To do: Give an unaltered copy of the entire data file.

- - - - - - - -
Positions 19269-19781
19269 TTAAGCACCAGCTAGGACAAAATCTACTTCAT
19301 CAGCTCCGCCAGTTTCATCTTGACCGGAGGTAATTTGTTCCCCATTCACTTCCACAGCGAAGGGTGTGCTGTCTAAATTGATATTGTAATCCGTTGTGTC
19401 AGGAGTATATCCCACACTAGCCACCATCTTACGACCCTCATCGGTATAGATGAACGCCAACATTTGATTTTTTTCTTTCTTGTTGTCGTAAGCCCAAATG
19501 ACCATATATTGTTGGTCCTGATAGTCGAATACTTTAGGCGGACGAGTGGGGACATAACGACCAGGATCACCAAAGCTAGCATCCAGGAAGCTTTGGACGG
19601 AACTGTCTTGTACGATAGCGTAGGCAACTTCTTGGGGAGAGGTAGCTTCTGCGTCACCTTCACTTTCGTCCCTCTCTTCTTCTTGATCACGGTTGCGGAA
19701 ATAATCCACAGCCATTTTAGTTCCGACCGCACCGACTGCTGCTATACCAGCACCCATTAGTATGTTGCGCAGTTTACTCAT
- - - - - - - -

Positions 19269-19781
19269 TTAAGCACCAGCTAGGACAAAATCTACTTCAT
19301 CAGCTCCGCCAGTTTCATCTTGACCGGAGGTAATTTGTTCCCCATTCACTTCCACAGCGAAGGGTGTGCTGTCTAAATTGATATTGTAATCCGTTGTGTC
19401 AGGAGTATATCCCACACTAGCCACCATCTTACGACCCTCATCGGTATAGATGAACGCCAACATTTGATTTTTTTCTTTCTTGTTGTCGTAAGCCCAAATG
19501 ACCATATATTGTTGGTCCTGATAGTCGAATACTTTAGGCGGACGAGTGGGGACATAACGACCAGGATCACCAAAGCTAGCATCCAGGAAGCTTTGGACGG
19601 AACTGTCTTGTACGATAGCGTAGGCAACTTCTTGGGGAGAGGTAGCTTCTGCGTCACCTTCACTTTCGTCCCTCTCTTCTTCTTGATCACGGTTGCGGAA
19701 ATAATCCACAGCCATTTTAGTTCCGACCGCACCGACTGCTGCTATACCAGCACCCATTAGTATGTTGCGCAGTTTACTCAT